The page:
6. Heckman, James & Pinto, Rodrigo, 2015. "Causal Analysis After Haavelmo," Econometric Theory, Cambridge University Press, vol. 31(01), pages 115-151, February.
    7. Alessio Moneta, 2008. "Graphical causal models and VARs: an empirical assessment of the real business cycles hypothesis," Empirical Economics, Springer, vol. 35(2), pages 275-300, September.
    8. Geng, Zhi & Wang, Chi & Zhao, Qiang, 2005. "Decomposition of search for v-structures in DAGs," Journal of Multivariate Analysis, Elsevier, vol. 96(2), pages 282-294, October.
    9. Tyler J. VanderWeele & James M. Robins, 2010. "Signed directed acyclic graphs for causal inference," Journal of the Royal Statistical Society Series B, Royal Statistical Society, vol. 72(1), pages 111-127.
    10. Zijun Wang, 2010. "Directed graphs, information structure and forecast combinations: an empirical examination of US unemployment rates," Journal of Forecasting, John Wiley & Sons, Ltd., vol. 29(4), pages 353-366.
    11. Karim Chalak & Halbert White, 2008. "Causality, Conditional Independence, and Graphical Separation in Settable Systems," Boston College Working Papers in Economics 689, Boston College Department of Economics, revised 04 Jul 2010.
    12. Jonas Peters & Peter Bühlmann & Nicolai Meinshausen, 2016. "Causal inference by using invariant prediction: identification and confidence intervals," Journal of the Royal Statistical Society Series B, Royal Statistical Society, vol. 78(5), pages 947-1012, November.

    More about this item

    Statistics

    Access and download statistics

    Corrections

    All material on this site has been provided by the respective publishers and authors. You can help correct errors and omissions. When requesting a correction, please mention this item's handle: RePEc:bla:jorssb:v:64:y:2002:i:3:p:321-348. See general information about how to correct material in RePEc.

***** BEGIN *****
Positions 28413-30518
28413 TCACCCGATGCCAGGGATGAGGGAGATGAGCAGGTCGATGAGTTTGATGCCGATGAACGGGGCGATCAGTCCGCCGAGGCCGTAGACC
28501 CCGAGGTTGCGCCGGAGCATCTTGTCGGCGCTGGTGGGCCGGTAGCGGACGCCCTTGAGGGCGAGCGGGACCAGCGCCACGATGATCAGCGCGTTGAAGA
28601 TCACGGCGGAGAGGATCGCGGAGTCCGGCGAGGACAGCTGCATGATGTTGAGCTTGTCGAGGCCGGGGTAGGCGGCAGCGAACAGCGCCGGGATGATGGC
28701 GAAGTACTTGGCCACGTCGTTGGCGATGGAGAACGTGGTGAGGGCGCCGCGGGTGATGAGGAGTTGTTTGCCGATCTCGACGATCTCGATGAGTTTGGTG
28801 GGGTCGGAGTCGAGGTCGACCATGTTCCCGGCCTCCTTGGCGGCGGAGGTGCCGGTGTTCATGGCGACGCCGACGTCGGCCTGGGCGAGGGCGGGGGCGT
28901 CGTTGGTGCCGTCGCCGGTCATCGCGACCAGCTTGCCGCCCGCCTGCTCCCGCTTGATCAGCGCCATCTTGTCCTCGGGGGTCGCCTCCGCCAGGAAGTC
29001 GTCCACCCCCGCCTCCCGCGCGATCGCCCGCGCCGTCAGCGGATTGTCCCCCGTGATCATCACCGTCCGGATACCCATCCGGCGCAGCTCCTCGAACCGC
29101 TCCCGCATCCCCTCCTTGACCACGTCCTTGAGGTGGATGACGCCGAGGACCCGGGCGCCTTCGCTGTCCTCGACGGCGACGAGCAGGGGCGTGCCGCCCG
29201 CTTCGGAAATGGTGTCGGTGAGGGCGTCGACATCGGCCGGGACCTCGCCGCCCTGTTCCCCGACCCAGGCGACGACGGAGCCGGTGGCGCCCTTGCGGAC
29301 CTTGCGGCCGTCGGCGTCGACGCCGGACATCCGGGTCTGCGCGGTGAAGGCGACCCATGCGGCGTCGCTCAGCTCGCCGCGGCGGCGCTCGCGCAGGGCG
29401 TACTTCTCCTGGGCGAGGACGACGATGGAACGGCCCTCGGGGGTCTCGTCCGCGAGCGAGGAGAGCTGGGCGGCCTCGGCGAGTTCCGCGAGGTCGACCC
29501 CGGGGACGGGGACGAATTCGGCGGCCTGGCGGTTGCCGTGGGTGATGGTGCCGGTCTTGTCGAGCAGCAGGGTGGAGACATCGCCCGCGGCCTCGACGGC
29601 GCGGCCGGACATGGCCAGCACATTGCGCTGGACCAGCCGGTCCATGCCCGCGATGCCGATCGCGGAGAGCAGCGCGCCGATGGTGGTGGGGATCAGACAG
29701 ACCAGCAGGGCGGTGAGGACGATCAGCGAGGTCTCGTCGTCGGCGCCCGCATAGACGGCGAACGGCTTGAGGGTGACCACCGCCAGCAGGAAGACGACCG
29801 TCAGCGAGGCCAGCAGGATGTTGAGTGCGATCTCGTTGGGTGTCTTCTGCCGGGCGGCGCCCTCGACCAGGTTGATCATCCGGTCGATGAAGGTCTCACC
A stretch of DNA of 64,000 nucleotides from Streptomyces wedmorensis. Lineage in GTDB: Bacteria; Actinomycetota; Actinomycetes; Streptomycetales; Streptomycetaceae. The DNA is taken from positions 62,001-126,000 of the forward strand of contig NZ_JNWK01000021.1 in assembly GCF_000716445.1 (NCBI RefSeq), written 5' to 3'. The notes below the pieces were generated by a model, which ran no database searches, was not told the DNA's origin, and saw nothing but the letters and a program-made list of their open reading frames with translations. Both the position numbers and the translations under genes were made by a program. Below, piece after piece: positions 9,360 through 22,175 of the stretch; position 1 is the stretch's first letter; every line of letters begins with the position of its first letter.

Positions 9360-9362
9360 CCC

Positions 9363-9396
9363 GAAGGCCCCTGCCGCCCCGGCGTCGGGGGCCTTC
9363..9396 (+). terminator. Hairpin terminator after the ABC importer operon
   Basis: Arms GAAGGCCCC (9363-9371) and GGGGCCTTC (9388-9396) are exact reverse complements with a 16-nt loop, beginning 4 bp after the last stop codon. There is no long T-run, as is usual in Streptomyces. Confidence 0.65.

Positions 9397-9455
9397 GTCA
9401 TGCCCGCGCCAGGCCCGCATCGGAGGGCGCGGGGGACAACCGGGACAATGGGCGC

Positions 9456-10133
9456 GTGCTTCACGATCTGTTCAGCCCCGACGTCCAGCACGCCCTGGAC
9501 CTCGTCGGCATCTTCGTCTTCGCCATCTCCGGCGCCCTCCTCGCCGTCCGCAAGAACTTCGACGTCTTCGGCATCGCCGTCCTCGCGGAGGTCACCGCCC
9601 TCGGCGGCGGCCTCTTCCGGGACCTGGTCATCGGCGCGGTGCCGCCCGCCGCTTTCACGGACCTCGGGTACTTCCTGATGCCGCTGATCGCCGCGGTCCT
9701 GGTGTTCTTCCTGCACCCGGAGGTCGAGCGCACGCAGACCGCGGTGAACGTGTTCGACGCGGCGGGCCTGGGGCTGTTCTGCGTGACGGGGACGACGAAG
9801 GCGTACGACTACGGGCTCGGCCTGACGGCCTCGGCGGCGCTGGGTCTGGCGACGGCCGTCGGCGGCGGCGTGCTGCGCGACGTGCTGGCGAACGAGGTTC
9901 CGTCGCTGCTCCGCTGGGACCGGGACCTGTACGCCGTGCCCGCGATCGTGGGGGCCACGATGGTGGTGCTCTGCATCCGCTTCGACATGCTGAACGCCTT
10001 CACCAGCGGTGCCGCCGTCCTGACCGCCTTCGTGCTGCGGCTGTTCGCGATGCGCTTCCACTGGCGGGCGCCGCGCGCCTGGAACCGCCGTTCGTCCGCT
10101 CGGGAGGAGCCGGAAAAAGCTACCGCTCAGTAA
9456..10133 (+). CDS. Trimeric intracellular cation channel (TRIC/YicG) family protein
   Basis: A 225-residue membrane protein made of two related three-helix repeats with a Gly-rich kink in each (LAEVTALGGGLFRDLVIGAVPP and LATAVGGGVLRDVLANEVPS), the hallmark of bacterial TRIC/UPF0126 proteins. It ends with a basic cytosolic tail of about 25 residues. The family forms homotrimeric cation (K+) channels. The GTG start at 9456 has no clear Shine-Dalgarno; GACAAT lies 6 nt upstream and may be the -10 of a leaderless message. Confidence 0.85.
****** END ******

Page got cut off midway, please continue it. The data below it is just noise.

For technical questions regarding this item, or to correct its authors, title, abstract, bibliographic or download information, contact: (Wiley-Blackwell Digital Licensing) or (Christopher F. Baum). General contact details of provider: http://edirc.repec.org/data/rssssea.html .

    If you have authored this item and are not yet registered with RePEc, we encourage you to do it here. This allows to link your profile to this item. It also allows you to accept potential citations to this item that we are uncertain about.

    If CitEc recognized a reference but did not link an item in RePEc to it, you can help with this form .

    If you know of missing items citing this one, you can help us creating those links by adding the relevant references in the same way as above, for each refering item. If you are a registered author of this item, you may also want to check the "citations" tab in your RePEc Author Service profile, as there may be some citations waiting for confirmation.

    Please note that corrections may take a couple of weeks to filter through the various RePEc services.

    IDEAS is a RePEc service hosted by the Research Division of the Federal Reserve Bank of St. Louis . RePEc uses bibliographic data supplied by the respective publishers.